The FARC, Colombia’s largest Marxist rebel group, agrees to a conclave that obligates negotiators in ongoing peace talks to not leave the table until a deal to put an end to 51 years of violence is agreed.
According to the FARC’s commander-in-chief, “Timochenko,” his guerrilla group welcomed President Juan Manuel Santos‘ proposal to increase pressure on negotiators who have been negotiating peace since November 2012.
Timochenko met with the president’s brother, Enrique Santos, over the weekend to seek mechanisms that would allow the negotiators to meet a number of set deadlines.
Santos and Timochenko previously promised to come to an agreement on a bilateral ceasefire before December 16 and to have the final peace deal ready before March 23.
However, these deadlines proved to be tight and Santos sent his brother to Cuba to talk to Timochenko directly about possibilities to speed up the process.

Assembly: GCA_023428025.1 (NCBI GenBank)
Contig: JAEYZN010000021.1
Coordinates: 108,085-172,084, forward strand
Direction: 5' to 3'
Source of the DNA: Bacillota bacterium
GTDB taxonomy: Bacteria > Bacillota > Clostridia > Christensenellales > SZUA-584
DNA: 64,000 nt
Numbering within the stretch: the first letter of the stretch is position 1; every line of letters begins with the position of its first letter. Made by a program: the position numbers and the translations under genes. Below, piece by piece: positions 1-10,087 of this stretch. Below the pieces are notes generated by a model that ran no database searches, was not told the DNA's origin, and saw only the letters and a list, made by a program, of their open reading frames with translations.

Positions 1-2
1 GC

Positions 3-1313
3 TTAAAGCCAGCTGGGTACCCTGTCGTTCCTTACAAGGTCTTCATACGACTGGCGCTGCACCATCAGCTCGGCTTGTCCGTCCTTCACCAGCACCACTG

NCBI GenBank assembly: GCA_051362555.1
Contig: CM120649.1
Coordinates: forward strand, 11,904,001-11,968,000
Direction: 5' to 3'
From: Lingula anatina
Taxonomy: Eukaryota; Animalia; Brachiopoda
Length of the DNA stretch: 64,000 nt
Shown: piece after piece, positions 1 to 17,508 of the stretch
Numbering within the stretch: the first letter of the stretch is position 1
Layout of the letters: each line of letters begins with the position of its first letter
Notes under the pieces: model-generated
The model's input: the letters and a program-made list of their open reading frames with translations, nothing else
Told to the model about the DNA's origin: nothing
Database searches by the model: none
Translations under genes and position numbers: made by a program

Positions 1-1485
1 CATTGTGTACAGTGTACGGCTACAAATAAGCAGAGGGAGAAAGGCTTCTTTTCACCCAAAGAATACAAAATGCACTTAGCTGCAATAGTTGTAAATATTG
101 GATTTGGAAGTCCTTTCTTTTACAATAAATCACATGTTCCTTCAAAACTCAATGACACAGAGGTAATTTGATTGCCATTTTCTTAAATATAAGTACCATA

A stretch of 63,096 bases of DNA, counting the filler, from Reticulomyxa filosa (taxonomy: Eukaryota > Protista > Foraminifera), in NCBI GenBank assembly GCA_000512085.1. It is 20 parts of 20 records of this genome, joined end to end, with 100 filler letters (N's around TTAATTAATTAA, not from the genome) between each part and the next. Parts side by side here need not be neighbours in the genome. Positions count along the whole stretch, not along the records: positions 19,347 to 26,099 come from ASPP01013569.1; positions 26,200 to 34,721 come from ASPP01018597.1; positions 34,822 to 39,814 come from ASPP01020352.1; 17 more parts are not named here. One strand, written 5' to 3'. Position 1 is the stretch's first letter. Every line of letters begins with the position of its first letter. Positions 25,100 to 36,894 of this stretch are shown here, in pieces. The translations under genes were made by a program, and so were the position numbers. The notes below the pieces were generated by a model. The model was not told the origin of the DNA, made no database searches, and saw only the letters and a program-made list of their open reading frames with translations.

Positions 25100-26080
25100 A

According to Timochenko, Santos’ conclave proposal “is the way to show and say we want a scenario that shows results.”
“We are at a point where the process is practically irreversible,” said Timochenko, adding that successful peace talks depend on maintaining momentum.
In order to come to agreement on a truce and a subsequent peace deal, the government and the FARC must first agree on the two remaining points on the peace talks’ agenda, “Victims” and “End of Conflict.”
The warring parties have already found agreement on the guerrillas’ future political participation, a far-stretching reform of Colombia’s rural economy
The FARC leader said that a bilateral ceasefire that in effect would end the FARC’s 51-year-long war against the state “is close to being implemented, but those small things that are missing must be defined with great care.”